Words: Calvin Chan
Photography: Calvin Chan
Published: May 16, 2022
Just as automakers have begun downsizing engines and focusing on electrification, Jaguar has instead done the opposite with their halo sports car, the F-Type. For 2022, they axed their smallest four- and six-cylinder engines, leaving the V8 as the sole option. Not that we’re complaining. Jaguar’s 5.0-litre supercharged V8 is full of character, sonic appeal, and near-instant power delivery.
The V8 is offered in two configurations, both in coupe and convertible guises. The entry-level P450 carries an engine tune of 444 hp and 428 lb-ft with both RWD and AWD, while the R we have on test is AWD only and bumps those figures up to 575 hp and 516 lb-ft. 0-100 km/h comes in an eye-opening 3.7 seconds, nearly a second quicker than the P450, and three-tenths quicker than the Cayman GTS 4.0. But compared to the Porsche, it’s neither as grounded or as stable at high speeds, as athletic in low-speed corners, nor does the steering breathe life into your fingertips.
What does it do well then, and why should you consider an F-Type R over its overwhelming list of rivals? Character, charm, and driver engagement, three aspects that Jaguar has always nailed down to the tee. And it starts with the exterior styling. While 911s have swollen in dimensions to accommodate its wider tracks and bigger engines, the F-Type has remained slim-fit and contoured, and it shows. It may be an aging platform but find me a more eye-catching front end, especially when draped in this $6,100 shade of Sorrento Yellow. 20-inch wheels are standard on all models, as are the menacing quad exhausts, arranged in the same stacked way as an Alfa Romeo Stelvio Quadrifoglio.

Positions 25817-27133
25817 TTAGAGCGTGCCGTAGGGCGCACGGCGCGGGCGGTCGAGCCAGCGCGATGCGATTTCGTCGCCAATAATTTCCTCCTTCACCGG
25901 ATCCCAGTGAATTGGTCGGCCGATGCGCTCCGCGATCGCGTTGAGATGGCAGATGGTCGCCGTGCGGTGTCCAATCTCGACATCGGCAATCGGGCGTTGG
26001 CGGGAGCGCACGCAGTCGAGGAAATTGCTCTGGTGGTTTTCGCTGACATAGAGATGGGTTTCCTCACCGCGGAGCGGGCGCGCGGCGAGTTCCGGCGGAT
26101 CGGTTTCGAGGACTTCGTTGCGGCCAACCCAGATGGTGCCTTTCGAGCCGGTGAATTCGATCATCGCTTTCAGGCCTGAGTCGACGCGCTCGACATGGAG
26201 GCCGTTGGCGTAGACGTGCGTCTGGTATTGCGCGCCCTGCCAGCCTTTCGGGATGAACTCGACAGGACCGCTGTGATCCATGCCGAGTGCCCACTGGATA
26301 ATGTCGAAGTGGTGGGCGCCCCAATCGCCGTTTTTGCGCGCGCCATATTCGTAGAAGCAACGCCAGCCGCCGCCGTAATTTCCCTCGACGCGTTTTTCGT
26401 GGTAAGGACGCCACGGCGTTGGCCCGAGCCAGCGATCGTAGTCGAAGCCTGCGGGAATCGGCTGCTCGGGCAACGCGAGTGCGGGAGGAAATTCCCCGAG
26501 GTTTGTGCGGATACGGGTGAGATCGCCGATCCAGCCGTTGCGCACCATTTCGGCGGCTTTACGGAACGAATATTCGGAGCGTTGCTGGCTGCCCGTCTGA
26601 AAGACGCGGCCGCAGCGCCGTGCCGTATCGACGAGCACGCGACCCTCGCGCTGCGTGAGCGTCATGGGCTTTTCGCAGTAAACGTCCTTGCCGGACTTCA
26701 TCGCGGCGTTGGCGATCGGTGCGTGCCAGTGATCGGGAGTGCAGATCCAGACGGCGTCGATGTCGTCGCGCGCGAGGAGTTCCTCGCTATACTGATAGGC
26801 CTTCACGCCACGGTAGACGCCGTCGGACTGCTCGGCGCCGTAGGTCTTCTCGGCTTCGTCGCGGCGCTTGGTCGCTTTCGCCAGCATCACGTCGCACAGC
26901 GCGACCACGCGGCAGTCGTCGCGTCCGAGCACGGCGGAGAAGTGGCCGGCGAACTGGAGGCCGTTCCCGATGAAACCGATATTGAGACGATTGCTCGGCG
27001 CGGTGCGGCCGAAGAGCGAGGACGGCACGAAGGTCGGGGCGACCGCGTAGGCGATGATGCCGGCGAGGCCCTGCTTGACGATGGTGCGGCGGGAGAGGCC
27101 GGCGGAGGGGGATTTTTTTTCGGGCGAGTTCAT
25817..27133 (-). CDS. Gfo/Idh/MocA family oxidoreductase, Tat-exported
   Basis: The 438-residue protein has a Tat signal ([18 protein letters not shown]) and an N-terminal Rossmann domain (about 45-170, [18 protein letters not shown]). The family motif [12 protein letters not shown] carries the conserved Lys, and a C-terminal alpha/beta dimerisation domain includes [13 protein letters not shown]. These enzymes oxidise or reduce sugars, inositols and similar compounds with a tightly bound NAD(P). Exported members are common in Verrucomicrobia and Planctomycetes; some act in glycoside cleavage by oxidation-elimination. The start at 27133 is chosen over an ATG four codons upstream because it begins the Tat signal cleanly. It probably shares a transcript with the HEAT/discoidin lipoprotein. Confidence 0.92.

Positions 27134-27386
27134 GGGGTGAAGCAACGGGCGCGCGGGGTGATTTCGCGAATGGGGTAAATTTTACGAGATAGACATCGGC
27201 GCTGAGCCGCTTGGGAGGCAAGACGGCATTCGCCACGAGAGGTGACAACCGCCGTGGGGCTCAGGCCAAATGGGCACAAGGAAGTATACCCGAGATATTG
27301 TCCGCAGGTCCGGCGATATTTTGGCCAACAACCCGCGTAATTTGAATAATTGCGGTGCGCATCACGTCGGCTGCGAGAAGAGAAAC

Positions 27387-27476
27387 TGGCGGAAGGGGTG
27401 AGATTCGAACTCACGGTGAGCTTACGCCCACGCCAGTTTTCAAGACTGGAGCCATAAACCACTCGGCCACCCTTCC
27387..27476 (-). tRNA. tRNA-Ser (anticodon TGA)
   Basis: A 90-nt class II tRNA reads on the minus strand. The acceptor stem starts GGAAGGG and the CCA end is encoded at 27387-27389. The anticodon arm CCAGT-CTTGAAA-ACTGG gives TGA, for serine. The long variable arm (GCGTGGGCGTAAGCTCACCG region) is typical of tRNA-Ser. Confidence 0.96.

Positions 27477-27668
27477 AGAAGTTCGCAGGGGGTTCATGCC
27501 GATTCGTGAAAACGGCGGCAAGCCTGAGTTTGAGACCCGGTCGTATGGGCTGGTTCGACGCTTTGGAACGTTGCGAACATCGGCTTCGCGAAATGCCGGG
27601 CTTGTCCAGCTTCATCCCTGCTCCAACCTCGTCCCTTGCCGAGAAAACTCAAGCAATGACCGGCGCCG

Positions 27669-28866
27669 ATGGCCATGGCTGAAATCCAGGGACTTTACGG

Jaguar has tried to make it stand out with some unique features as well, like the pop-out door handles, a front hood that swings up backwards, a hatchback-like lift gate like in the AMG GT, hidden cabin fan vents, and airplane-style switchgear and shifters. But while the F-Type sheetmetal has been massaged out over the years to keep up with modern styling, the interior hasn’t. It’s the F-Type’s weakest area, and though we considered it stylish and chic back in 2014, it has become long in the tooth, blending together plasticky switchgear and an overall fit and finish that just hasn’t kept up, especially when you see Hondas and Toyotas clearly stepping up their game.
The steering wheel is a nice size and ergonomic in shape, but the paddle shifters feel cheap, and aren’t nearly as rewarding to click as the ones in current JLR products like the Defender V8. Cabin space is tight as well. Not as cramped as a Mercedes-AMG GT but sorely lacking in both storage options and cubbies when compared to 2+2 rivals like the Lexus LC 500. The 12-way adjustable seats look great and appear thin but still carry a good amount of lumbar and lateral support. Surprisingly, there is more than enough adjustment room for my six-foot figure to find a cozy driving position. The coupe’s integrated trunk space is actually quite decent - more than the AMG GT and McLaren GT, but don’t even bother as far as the convertible is concerned.